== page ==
Marking as up-for-grabs if anyone wants to take it on. We would want tests to validate that this works correctly with just a casing change. There should be tests with directory content as well.

@mklement0

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commented Aug 5, 2019

Interesting, @pinkfloydx33; could you please create a separate issue for that, perhaps with more background information?

@mklement0

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commented Aug 6, 2019

Glad to hear it, @JeremyKuhne.

Re:

I'd rather not remove the failure case if the strings are ordinally equal.

Understood, but note that this means preserving the existing asymmetry between files and directories, given that ordinally equal file names result in a quiet no op, on all platforms.

It is a breaking change, so we'll have to document it as such.

If you retain the behavior of failing with ordinally equal strings with directories, I would consider this a mere bug fix, but it is certainly worth documenting either way.

@JeremyKuhne

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commented Aug 6, 2019

note that this means preserving the existing asymmetry

Yeah, and I don't like that. If there was any extra value beyond that and it wasn't breaking I'd be more inclined to do it. If someone wants to investigate how this change impacts PowerShell that data might help make this part of the decision clearer (i.e. do they do any validation before calling this method, particularly from their "move" commands)?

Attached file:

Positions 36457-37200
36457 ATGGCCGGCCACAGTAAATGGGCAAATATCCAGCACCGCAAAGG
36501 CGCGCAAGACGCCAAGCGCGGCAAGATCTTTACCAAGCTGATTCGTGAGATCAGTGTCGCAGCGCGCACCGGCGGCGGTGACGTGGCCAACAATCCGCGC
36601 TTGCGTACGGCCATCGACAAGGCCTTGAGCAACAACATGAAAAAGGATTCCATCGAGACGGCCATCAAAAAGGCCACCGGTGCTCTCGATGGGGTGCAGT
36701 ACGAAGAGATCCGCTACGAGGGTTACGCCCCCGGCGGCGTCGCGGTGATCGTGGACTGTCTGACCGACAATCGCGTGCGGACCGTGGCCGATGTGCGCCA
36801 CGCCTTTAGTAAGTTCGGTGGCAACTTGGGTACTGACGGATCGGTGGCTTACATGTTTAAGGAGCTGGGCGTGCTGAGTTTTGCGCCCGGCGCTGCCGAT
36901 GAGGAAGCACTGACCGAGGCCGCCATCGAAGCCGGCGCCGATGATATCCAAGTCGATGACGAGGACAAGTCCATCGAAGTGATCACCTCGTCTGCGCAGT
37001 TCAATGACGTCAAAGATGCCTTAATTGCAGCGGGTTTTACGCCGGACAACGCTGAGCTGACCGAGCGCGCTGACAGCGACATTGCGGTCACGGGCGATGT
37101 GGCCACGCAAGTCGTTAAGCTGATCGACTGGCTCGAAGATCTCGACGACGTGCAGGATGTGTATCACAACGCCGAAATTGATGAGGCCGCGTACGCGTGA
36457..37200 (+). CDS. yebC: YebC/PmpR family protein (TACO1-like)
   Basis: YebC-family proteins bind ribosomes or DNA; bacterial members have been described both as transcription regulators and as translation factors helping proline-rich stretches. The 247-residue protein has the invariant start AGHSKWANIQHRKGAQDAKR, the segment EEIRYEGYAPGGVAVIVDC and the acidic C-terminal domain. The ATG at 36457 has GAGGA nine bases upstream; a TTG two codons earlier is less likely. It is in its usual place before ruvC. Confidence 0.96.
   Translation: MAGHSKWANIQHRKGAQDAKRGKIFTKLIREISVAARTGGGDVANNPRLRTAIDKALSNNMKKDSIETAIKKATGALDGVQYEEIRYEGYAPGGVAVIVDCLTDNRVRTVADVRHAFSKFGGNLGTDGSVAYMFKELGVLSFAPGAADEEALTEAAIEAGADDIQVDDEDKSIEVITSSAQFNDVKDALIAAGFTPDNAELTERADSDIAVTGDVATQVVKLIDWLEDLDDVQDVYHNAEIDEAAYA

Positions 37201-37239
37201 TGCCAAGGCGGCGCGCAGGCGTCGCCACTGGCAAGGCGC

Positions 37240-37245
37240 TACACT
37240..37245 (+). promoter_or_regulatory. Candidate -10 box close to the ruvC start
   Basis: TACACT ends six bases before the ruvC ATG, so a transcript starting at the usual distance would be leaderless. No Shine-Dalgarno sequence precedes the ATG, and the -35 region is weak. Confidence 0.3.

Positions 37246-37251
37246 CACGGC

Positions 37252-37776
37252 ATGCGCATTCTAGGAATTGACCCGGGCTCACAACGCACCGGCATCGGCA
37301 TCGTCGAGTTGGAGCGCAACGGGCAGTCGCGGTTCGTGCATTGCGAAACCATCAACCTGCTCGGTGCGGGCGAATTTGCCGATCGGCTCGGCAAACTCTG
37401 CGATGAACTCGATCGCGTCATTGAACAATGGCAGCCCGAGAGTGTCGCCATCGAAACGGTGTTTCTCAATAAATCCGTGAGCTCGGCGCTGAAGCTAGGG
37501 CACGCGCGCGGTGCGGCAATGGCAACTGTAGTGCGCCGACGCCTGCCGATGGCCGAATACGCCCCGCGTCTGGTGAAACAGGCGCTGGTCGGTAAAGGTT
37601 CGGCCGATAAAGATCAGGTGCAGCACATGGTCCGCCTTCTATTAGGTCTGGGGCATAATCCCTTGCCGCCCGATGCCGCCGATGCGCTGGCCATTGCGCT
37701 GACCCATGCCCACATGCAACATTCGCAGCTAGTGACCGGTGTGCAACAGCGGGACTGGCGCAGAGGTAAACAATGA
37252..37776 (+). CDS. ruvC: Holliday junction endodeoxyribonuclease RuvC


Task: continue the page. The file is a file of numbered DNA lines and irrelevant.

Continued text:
@mklement0

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commented Aug 6, 2019

The filesystem-item move functionality is in FileystemProvider.cs.

The short of it is: Aside from preparatory path normalization and translating PS-drive-based paths into "native ones":

  • moving files delegates to FileInfo.MoveTo()

    • Custom code, activated via the -Force switch, allows replacement of the target file if it exists (which could now be replaced with the new-in-3.0 FileInfo.MoveTo() overload that offers the same functionality via the overwrite parameter).
  • moving directories delegates to DirectoryInfo.MoveTo(), except if the source and destinations are on different volumes, in which case a custom copy-and-delete implementation is used (which recurses on the directory content and in the process calls

That is, changing the CoreFx behavior to making ordinally equal directory paths result in a quiet no-op would surface in PowerShell's Rename-Item cmdlet too.

The Move-Item cmdlet, by contrast, expects the parent path of the directory's new location as the -Destination argument, so specifying the same paths has different semantics: It effectively requests moving a directory into a subdirectory of itself, which fails at the level of the system calls on all platforms, from what I can tell.